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Discussion Starter · #1 ·
I'm looking for some suggested loads for a 2000 Ruger Mini-14 using Sierra 60 gr (or any other) bulles and Winchester 748 powder. I also have some Sierra 69 gr MK bullets I might try if they aren't too long for the magazine.

Also, do you folks crimp the Mini's rounds? I have just started relaoding for rifles although I've done pistols for 20 years. The Mini is the only self-loader I own, and I don't plan to crimp the rounds for my other bolt action CFs.

Thanks.
 

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Hey Doug, my mini didn't like the 69 gr. maby yours will. No don't crimp your cases, it raises the pressure, and decreases the accuracy. From my Sierra Reloading manual
.224 60 gr. HP
Cartridge OAL: 2.250"
Win 748: 24.3 gr/2800 fps, 25.0 gr/2900 fps, 25.7 gr/3000 fps, 26.4 gr/3100 fps

Accuracy Load: 25.0 grn.; 2900 fps/1120 ft.lbs.

.224 69 gr. MatchKing HPBT
Cartridge OAL: 2.260"
Win 748: 24.2 gr/2500 fps, 24.9 gr/2600 fps, 25.5gr/2700 fps, 26.0 gr/2800 fps

Accuracy Load" 748/25.5.; 2700 fps/1117 ft. lbs.
Sierra does not recommend MK bullets for hunting

*Doug, wou probably already know these specs, are from a test barrel, so its highly recommended to start with lower loads, and work up, looking for case pressure signs, to be safe.
 

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Excuse me Cajungeo (I value your opinions), but I respectfully disagree with the crimping issue in regards to the mini 14 and 30. In the case that you will be using high capacity magazines to fulfill your god given right to blast away. You may find that the last couple of rounds from yor reloads seem to go where they want. Thats because they are forced forward and back with each recoil of the weapon. I have measured a substancial difference in just a 5 round mag, between the first and last overall case length when using uncrimped ammo. I wish I could say the difference was always shorter or longer but I have experienced both.
I use a Lee factory crimp die and never exceed 90% of load data unless the recipe calls for crimping and is from a reliable source. I have not had any issues with bullet travel since.

http://www.leeprecision.com/catalog/dies-p3.html

the above link will help you understand how it works.

I use 55 grain nosler balistic tip projectiles and 23.5 grains of Winchester 788

I prefer the IMR 4198 at 22 grains as a reliably accurate round for my mini.

If you are using the rounds for accuracy in a bolt action rifle please disregard these procedures.
As always consult a reliable reloading manual before using anyone elses data.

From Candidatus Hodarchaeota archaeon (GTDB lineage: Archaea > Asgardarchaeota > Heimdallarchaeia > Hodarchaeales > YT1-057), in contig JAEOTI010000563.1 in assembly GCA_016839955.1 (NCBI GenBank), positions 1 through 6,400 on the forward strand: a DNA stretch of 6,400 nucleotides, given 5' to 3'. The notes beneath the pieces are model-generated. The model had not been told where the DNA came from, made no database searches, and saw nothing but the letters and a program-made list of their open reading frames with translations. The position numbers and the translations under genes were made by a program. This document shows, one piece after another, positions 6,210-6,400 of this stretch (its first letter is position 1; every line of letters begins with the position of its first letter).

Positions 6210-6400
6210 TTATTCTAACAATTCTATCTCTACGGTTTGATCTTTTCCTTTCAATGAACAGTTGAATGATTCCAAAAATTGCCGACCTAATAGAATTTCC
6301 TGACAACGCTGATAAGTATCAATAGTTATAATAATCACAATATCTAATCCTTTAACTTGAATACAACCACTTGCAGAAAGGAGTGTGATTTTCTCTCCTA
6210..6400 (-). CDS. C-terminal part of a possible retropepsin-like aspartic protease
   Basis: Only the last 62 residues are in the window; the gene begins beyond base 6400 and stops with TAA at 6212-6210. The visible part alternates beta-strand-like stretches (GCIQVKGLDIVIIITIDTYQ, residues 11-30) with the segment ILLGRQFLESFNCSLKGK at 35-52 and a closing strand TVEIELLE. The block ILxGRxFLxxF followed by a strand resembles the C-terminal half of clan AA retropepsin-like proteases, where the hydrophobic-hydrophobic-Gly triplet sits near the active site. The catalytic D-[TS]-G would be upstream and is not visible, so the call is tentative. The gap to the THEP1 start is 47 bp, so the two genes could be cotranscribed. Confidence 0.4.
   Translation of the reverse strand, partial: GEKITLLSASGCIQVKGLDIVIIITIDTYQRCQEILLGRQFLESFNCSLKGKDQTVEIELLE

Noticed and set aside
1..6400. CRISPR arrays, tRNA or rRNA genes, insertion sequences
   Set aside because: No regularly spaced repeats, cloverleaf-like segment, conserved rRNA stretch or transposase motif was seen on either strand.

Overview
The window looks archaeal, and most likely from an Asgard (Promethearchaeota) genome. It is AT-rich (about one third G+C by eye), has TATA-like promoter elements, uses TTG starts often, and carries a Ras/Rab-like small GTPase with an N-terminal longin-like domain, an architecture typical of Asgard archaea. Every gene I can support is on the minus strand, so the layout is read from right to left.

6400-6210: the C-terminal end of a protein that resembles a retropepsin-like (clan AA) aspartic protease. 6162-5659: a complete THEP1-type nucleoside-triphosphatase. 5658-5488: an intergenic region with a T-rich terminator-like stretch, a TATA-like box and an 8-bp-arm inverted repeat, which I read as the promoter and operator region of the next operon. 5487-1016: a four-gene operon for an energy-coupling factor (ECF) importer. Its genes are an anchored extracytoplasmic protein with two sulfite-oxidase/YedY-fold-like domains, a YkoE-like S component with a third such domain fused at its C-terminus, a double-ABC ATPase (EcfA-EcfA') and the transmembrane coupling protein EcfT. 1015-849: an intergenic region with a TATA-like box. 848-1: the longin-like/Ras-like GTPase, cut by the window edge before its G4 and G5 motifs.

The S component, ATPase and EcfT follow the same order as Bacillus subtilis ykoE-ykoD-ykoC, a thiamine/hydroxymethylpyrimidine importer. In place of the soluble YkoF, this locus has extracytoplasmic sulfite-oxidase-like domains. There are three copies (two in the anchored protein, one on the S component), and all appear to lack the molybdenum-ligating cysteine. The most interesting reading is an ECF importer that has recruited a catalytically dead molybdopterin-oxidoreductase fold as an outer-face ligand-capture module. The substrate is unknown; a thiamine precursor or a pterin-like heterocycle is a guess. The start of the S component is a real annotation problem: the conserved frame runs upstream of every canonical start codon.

usa: :usa:
 

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Discussion Starter · #4 ·
cajungeo, thanks for the two loads and recommendation. So you aren't crimping rounds for your Mini. I'm getting about 50/50 pro/con crimping for the Mini-14. Confusing......I'll just have to try both, won't I! If I do crimp, I will be doing a very light crimp, light I do with my 45acp loads.
 

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Discussion Starter · #5 ·
That 2.260 round fits in the magazines okay? Sounds a little long but I haven't measured it. Have you ever measured the distance from the bolt to the rifling? I'm in the process of doing that on another rifle (Savage 223), but have yet to do the Ruger.
 

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Doug, I have reduced the recoil in my mini by my gustiment, by 70% (it kicks a little more than my 10/22) by installing a smaller gas bushing, and installing a muzzle brake. I have taken a dial caliper to the range, and have measured bullet seating. On my mini it does not change! If you have not reduced your recoil, then I agree with Ivan. (I suguest you measure yours aswell)

If I were to crimp, it would be a taper crimp. Again, if you crimp, watch for high pressure signs, as it will increase with a crimped bullet.

The main problem with bullet seating depth on the mini, is your really limited by the mag. Don't quote me but my best recollection of bullet to lands on my mini was .90". How much more accurate would the mini be if we had a mag where we could seat the bullet to .010 or closer. The mag on my Remington .308 exceeds the distance to the lands, so I can load it for max accuracy, to the point where the recoil unseated a bullet in my mag. So recoil is a big factor of you choose not to deal with it. Hope this clears things up.